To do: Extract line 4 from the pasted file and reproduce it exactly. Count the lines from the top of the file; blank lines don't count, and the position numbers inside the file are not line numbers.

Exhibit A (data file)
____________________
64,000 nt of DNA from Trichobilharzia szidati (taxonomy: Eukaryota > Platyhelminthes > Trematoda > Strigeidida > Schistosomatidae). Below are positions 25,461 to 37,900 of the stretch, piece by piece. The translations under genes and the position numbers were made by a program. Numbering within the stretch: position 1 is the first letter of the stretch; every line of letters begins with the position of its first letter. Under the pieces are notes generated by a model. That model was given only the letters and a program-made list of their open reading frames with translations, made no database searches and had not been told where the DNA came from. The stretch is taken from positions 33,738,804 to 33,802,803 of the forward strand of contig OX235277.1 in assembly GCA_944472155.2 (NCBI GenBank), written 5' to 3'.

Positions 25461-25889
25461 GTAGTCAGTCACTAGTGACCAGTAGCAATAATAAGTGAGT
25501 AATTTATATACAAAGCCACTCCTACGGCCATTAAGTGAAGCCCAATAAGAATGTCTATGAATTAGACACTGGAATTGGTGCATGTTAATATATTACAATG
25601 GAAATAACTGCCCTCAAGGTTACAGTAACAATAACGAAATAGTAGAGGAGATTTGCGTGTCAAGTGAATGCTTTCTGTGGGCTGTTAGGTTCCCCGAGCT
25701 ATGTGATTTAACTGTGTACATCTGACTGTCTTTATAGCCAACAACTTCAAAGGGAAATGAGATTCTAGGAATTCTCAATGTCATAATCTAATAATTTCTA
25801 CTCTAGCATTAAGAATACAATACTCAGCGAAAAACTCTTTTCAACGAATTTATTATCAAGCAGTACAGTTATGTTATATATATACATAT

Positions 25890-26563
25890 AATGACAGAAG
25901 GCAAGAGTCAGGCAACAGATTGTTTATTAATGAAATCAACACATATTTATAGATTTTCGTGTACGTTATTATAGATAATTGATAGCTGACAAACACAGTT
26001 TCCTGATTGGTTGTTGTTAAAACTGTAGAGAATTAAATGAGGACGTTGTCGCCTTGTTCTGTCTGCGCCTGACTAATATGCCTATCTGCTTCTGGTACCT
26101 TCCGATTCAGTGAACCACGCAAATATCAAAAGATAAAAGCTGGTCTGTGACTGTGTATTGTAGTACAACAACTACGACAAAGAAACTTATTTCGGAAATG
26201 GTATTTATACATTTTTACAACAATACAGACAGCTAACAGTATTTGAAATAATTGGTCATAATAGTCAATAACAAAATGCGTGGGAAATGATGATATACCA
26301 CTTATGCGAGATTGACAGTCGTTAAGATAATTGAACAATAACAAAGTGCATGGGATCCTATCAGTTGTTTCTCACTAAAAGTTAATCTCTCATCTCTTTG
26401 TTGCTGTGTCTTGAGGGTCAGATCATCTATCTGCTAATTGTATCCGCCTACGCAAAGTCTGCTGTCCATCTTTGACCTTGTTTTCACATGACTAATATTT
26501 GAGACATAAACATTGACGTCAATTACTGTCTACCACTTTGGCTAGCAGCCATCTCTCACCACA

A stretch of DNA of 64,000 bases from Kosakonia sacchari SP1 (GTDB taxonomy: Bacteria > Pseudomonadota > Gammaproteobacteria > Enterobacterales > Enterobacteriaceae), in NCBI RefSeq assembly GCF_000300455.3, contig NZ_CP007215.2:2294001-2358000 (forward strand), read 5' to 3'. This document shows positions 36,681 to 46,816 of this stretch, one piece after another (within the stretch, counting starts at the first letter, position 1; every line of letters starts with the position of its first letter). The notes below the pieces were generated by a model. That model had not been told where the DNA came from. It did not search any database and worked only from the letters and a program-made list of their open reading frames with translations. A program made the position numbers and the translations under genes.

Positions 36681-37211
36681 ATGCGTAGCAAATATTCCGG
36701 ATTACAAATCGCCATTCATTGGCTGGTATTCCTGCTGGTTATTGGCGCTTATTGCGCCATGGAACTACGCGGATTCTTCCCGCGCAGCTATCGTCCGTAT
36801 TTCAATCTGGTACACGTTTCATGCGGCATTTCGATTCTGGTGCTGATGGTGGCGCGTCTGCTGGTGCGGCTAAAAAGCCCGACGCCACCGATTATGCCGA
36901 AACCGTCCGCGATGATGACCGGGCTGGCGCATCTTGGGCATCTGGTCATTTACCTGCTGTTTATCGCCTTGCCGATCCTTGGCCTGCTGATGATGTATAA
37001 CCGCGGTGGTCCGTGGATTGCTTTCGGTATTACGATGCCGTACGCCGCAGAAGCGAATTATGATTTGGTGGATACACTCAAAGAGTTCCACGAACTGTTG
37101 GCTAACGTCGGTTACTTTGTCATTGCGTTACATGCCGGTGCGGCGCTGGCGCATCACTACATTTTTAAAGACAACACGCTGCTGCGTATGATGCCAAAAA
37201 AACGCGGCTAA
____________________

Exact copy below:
25501 AATTTATATACAAAGCCACTCCTACGGCCATTAAGTGAAGCCCAATAAGAATGTCTATGAATTAGACACTGGAATTGGTGCATGTTAATATATTACAATG